Nice shack, I wish I could keep mine that tidy but it is still being developed. The Otterbox cases are great, I've used them on my last 3 Blackberry phones and on a BB tablet.
Like I said, usually the portables are in my room charging. I just put them there for the photo. The tablet is also in my room usually because I use it there, and the knife and Streamlight sit in my room or pocket as well.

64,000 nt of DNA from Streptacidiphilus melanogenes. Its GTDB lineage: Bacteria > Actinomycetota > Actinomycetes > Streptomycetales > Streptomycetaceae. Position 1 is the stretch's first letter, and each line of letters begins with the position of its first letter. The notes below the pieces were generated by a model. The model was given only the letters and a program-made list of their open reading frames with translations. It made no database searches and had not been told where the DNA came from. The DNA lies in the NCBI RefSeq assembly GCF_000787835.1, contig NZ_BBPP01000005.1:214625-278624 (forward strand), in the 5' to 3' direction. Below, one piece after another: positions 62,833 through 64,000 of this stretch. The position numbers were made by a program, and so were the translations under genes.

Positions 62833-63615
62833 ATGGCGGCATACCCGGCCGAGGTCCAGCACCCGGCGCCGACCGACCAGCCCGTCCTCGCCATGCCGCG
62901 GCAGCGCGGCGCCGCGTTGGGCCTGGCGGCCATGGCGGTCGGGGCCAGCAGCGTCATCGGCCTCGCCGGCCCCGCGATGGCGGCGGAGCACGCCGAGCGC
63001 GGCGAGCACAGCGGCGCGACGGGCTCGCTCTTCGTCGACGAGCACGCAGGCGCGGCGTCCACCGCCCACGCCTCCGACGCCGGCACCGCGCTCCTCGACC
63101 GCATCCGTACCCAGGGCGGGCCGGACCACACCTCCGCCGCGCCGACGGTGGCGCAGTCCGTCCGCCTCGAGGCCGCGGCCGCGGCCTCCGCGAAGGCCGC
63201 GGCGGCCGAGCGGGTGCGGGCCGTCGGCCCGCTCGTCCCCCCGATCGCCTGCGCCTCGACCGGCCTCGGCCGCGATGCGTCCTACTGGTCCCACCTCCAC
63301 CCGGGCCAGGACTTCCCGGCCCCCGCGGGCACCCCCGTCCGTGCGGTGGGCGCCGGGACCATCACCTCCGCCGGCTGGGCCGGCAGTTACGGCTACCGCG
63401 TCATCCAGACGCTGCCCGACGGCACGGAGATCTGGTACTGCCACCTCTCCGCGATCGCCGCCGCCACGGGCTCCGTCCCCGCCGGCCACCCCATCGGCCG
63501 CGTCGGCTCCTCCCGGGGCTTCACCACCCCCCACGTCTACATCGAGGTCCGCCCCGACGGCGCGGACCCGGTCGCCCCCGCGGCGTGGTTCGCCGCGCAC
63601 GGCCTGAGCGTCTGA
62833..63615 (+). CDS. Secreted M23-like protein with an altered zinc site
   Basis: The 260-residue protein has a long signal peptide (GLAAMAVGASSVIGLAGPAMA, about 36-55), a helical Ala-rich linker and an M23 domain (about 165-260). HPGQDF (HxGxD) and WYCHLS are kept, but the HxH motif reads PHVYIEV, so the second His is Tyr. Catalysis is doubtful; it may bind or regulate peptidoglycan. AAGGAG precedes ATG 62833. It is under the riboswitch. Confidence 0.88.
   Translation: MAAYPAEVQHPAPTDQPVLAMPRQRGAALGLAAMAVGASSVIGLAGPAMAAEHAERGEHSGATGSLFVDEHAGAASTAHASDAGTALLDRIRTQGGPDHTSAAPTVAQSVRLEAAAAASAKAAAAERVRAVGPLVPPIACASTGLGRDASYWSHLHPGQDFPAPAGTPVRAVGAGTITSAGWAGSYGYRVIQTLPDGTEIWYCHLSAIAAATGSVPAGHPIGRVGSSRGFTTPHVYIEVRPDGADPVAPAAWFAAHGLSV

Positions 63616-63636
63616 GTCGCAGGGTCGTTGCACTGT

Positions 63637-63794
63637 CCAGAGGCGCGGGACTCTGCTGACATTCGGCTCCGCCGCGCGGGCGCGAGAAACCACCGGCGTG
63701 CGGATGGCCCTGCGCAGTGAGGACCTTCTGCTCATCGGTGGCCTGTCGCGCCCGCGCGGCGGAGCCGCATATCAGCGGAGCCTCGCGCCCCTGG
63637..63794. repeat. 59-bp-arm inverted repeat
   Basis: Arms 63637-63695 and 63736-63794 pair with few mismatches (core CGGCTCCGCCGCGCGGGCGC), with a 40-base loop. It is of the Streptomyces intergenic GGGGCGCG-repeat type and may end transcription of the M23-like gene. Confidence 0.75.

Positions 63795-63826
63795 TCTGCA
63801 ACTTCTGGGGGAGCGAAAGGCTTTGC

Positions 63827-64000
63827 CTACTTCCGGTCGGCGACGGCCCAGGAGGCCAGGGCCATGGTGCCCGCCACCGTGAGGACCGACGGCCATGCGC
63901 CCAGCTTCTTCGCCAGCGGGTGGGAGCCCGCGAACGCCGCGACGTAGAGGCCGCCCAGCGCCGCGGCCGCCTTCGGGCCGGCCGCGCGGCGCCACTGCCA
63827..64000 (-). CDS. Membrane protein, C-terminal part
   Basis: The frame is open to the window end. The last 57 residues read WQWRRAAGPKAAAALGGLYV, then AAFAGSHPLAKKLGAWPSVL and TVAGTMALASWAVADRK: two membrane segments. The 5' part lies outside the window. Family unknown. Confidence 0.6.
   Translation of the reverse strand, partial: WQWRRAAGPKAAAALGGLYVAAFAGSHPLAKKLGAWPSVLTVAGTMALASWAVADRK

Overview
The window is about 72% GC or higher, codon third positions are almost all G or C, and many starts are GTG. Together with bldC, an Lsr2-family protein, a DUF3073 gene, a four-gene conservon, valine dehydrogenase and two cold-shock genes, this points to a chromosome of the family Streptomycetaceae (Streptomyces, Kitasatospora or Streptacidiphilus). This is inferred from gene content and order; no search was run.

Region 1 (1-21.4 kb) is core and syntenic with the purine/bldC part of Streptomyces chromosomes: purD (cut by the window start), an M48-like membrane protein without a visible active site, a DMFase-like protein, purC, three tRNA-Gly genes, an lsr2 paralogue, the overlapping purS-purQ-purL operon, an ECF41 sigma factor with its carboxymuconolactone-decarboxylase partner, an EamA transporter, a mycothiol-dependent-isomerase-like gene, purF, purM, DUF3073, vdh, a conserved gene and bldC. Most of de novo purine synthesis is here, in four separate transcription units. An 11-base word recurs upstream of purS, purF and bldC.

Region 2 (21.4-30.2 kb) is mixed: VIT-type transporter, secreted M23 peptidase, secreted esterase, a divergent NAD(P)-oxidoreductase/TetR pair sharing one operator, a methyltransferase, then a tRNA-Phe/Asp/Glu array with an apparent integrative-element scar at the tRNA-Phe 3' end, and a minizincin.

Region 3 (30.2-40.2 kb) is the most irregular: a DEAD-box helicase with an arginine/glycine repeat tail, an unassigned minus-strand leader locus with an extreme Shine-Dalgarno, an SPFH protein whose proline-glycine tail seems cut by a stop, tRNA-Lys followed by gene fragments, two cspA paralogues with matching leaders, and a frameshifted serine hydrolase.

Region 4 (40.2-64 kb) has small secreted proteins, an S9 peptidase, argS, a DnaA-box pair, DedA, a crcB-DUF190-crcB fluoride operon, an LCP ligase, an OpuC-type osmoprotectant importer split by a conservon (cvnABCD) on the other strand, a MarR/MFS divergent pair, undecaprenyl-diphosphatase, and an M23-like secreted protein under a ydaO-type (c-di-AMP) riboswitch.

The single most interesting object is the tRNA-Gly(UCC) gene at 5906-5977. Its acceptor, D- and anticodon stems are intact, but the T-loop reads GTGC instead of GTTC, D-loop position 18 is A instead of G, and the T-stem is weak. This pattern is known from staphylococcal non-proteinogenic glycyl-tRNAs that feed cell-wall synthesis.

I definitely like the OtterBox cases without a doubt. I have one on my iPhone 4S, which might be in the picture, and I've blown through like 5 of them for whatever reason, and they replace them with no problem. Their customer service is phenomenal. I've broken the tablet Otterbox once, and this must have been a year after the tablet's time in the spotlight (which in the Android world lasts about a week) died off, and even though it showed it was not available to buy, they replaced it. Like I said, it's awesome because it essentially turns it into a Toughbook sort of ruggedness. In school, I don't have to worry about it on my backpack or anything, and at home, I can put the thing on the workbench, car, whatever it may be. Like I said, it's great for pulling diagrams for projects. I did a little wiring project on my tractor maybe a year ago, and I just googled the electrical diagram, and sure enough, there it was. Helped me out a lot. Helps with repairs around the house, on the car, you name it... You don't have to worry about the backside getting scratched up because it's on a cement floor or wood workbench or anything.